Skip to main content


Person Typing on Laptop

Should Children Know How Cancer Affects A Family Member?

Helping children understand a cancer diagnosis can be a conversation and an activity as simple as decorating a pumpkin.

October is Breast Cancer Awareness Month, so you probably have seen a lot of pink ribbons.  It is possible that children are curious, wondering what the pink ribbon represents.  According to an Anticancer Research (2017) study, “approximately 2.85 million children under 18 live with a parent affected by cancer”.  It is inevitable that some children who are part of Operation Xcel have family members who have been diagnosed with breast cancer now or in the past. It is common for parents to ignore sharing this information with their children during such times, assuming that they won't be able to understand the situation. But children, regardless of their age, are good at picking up their parents' distress, even when their parents think they are hiding it well. Sometimes, children may respond to the news of a family member's breast cancer better than their parents expect. However, the key to helping them understand is through open communication.

Parents should have an honest conversation with their children, explaining things to them in a way that the children can understand. It is recommended that parents use the word "cancer" to describe the disease and avoid using any other term. Children should be informed about how the disease will affect their family members and what the expected outcome could be (prognosis). With this information, children will better understand what they are sensing and may be more open to help psychologically and socially.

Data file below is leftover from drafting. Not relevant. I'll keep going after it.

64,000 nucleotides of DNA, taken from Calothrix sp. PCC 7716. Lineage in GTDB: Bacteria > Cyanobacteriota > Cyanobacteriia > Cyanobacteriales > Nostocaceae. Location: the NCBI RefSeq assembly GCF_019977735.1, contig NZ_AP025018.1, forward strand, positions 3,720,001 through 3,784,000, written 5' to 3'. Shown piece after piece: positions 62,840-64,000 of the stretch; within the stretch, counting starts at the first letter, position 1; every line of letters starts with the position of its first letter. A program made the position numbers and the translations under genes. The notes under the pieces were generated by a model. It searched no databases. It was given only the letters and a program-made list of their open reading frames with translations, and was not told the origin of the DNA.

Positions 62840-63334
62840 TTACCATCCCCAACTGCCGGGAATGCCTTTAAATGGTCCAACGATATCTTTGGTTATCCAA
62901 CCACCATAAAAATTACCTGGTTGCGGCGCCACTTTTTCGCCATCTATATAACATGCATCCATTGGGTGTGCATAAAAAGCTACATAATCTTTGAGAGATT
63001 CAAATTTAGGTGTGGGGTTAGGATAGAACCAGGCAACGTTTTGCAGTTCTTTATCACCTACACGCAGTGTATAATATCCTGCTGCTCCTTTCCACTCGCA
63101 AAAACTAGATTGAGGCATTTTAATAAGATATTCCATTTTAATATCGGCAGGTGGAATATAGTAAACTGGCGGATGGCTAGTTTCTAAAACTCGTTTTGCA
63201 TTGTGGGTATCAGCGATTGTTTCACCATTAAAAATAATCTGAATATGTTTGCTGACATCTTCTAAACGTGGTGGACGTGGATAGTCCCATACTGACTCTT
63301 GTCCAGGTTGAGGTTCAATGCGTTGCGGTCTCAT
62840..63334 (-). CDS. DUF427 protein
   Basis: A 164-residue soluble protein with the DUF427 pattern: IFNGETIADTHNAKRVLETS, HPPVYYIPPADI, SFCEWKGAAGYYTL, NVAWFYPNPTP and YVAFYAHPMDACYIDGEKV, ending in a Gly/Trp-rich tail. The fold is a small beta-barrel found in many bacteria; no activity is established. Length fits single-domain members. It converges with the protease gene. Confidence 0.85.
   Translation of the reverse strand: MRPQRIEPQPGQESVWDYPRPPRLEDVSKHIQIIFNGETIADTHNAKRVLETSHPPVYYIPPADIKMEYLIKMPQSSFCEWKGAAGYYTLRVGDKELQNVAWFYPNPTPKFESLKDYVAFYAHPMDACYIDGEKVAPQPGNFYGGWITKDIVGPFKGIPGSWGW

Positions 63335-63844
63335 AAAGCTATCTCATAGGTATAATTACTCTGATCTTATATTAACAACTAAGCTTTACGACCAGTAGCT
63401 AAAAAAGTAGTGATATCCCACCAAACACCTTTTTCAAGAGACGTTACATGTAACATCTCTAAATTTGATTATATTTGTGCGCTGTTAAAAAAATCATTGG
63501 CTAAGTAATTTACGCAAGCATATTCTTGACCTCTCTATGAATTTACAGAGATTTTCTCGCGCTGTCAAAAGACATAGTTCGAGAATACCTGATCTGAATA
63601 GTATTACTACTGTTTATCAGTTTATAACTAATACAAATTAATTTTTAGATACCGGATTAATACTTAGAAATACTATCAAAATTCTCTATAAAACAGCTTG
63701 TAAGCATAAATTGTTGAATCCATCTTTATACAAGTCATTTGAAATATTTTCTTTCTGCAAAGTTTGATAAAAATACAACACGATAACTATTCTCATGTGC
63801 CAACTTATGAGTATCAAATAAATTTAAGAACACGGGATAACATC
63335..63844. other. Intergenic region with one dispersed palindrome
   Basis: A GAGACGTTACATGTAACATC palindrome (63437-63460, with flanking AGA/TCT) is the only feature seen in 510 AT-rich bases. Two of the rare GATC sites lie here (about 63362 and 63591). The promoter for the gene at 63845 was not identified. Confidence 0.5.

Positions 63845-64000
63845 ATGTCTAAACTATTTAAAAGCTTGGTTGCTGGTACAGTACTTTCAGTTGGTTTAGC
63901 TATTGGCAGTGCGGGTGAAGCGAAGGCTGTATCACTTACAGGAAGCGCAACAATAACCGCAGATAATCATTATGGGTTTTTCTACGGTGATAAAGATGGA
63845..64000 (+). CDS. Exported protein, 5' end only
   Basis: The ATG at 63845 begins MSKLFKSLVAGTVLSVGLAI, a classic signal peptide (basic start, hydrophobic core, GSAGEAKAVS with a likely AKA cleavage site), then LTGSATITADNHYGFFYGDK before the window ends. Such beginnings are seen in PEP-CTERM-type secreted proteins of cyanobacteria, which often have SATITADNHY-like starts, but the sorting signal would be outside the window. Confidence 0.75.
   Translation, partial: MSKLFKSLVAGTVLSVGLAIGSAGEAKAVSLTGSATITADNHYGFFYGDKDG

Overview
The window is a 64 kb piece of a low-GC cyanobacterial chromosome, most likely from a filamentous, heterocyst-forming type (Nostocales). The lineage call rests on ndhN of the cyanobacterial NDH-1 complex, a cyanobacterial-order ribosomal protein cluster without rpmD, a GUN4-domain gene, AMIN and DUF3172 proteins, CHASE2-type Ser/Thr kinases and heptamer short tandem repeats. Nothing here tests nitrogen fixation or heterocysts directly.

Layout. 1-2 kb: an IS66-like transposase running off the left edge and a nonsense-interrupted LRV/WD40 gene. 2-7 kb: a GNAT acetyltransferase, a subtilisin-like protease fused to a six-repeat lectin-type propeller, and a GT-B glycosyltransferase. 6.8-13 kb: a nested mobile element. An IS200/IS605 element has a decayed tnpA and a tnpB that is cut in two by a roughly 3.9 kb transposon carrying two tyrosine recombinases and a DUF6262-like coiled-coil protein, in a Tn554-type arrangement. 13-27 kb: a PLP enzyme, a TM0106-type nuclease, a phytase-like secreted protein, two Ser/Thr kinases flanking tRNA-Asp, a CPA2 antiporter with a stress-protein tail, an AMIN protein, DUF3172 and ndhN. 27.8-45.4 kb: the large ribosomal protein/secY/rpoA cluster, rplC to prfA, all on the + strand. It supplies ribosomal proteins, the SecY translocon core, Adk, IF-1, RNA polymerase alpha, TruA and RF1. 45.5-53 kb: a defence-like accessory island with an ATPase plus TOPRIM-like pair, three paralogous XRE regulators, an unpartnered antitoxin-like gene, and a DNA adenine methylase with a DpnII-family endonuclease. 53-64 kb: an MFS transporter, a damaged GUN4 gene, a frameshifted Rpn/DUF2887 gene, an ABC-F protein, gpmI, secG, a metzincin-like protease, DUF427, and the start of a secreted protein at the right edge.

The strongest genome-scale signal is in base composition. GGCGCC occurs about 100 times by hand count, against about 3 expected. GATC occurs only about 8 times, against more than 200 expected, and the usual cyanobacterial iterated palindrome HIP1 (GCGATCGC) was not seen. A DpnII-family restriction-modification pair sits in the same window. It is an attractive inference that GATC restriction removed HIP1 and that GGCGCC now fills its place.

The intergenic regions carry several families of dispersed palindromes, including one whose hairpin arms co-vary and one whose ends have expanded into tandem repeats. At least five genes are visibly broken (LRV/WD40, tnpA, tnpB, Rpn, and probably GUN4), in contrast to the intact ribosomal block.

It is also important that families inform the school about the diagnosis so that the school can provide the necessary support and understanding to children whose parents are affected by cancer. Operation Xcel encourages open communication and interaction with the parents of our students. We encourage families to inform us if their family is affected by cancer so that we can anticipate and respond appropriately to any behavioral or emotional changes in their child.

The Educators Spin on It website includes some useful information and activities that may help children you know, including your own. The resources are a way to support each other as we continue to hope for a cure for breast cancer. 

Click on the following links for more information and useful resources for tips and toolkits to enlighten children about how a family member's cancer diagnosis may affect their lives and how to respond to it if it does.